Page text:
When your spouse and you are going through a divorce, there are many things that you must inevitably face and certain other things that you would prefer not to face (but many spouses do). For many divorcing couples, the separation period can be a period of high financial stress. Sometimes, marital assets may be dissipated in order to pay for the increased amount of expenses created by the separation. Other times, marital assets get dissipated due to the misconduct of one of the spouses. In these situations, one spouse may ask the court to resolve whether or not that dissipated asset is included in the equitable distribution. For advice and representation with regard to the dissipation of assets and equitable distribution questions and issues, make sure to contact an experienced Florida equitable distribution attorney.
A divorce case from the Florida Panhandle was an example of what isn’t misconduct when it comes to asset dissipation. During the period of separation and litigation of the divorce case, the husband, Justin, withdrew a substantial amount of funds from a thrift savings plan he had through his employer, the U.S. Air Force. The wife, Janie, allegedly knew nothing of the withdrawal. Withdrawals normally required both spouses’ signatures, but Justin was able to obtain a waiver that allowed him to make the withdrawals without Janie’s signature.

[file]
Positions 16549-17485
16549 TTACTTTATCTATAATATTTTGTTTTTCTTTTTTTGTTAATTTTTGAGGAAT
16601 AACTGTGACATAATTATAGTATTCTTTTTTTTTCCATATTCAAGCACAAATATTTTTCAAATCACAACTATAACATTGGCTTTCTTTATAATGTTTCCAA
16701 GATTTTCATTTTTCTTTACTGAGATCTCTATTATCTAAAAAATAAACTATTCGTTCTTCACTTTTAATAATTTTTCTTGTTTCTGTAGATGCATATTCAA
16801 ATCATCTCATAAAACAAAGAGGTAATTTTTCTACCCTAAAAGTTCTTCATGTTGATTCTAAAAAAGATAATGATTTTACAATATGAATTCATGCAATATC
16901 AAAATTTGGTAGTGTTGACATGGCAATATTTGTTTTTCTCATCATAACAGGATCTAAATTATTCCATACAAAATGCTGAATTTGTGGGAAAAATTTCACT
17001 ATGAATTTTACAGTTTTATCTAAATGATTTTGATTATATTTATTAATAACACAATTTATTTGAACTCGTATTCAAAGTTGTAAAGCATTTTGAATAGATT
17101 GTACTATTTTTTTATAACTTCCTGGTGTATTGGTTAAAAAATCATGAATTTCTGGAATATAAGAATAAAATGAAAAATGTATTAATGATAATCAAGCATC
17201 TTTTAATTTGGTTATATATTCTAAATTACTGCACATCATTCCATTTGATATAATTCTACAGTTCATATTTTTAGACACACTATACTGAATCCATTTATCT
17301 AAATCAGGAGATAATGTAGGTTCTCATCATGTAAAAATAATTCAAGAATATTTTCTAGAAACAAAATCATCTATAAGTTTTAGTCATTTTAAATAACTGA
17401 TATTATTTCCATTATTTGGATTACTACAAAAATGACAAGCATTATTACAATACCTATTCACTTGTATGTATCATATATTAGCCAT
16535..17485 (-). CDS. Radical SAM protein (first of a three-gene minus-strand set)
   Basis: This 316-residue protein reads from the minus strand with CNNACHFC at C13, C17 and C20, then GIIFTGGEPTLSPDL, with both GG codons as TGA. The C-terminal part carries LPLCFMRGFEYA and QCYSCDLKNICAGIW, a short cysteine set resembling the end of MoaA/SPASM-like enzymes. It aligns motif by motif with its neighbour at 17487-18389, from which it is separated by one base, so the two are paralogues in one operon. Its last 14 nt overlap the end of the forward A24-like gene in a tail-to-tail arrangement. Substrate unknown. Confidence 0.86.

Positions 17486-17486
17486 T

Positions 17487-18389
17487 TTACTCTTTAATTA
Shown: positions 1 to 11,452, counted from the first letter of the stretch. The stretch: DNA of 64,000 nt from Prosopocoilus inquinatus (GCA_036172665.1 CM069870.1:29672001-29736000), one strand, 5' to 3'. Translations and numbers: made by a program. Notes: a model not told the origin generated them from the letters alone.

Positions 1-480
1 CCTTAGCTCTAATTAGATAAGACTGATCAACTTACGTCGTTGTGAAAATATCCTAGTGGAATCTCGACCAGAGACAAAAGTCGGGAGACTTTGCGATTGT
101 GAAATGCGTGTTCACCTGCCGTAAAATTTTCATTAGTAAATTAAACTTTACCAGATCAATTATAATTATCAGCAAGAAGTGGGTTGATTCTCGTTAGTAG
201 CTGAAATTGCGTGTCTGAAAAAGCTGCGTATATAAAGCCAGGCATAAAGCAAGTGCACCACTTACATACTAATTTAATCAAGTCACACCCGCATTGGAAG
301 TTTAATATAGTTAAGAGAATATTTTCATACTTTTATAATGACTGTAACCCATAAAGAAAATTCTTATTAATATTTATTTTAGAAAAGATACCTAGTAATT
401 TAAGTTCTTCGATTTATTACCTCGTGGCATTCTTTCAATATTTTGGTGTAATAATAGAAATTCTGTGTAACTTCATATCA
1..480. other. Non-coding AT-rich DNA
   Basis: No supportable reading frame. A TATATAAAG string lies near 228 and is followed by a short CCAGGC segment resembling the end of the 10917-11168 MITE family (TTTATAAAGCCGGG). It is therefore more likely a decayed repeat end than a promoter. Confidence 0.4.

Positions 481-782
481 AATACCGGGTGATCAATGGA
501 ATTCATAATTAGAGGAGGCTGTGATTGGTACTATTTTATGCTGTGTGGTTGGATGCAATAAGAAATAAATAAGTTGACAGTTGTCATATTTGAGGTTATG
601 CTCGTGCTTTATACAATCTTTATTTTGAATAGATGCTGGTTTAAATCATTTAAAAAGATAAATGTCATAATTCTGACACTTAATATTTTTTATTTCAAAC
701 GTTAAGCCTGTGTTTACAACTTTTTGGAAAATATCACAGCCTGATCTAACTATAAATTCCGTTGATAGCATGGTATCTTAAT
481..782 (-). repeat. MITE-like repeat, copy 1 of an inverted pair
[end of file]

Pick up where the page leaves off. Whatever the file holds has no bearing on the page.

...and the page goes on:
According to Justin, he made the $17,000 withdrawal (and used the money) to pay marital debts along with the living expenses he was incurring during the pendency of the divorce. At the couple’s divorce trial, though, the court concluded that the wife was entitled to a share of the withdrawal (and the $3,000 withdrawal penalty) Justin made, so the court ordered the husband to pay the wife $10,000.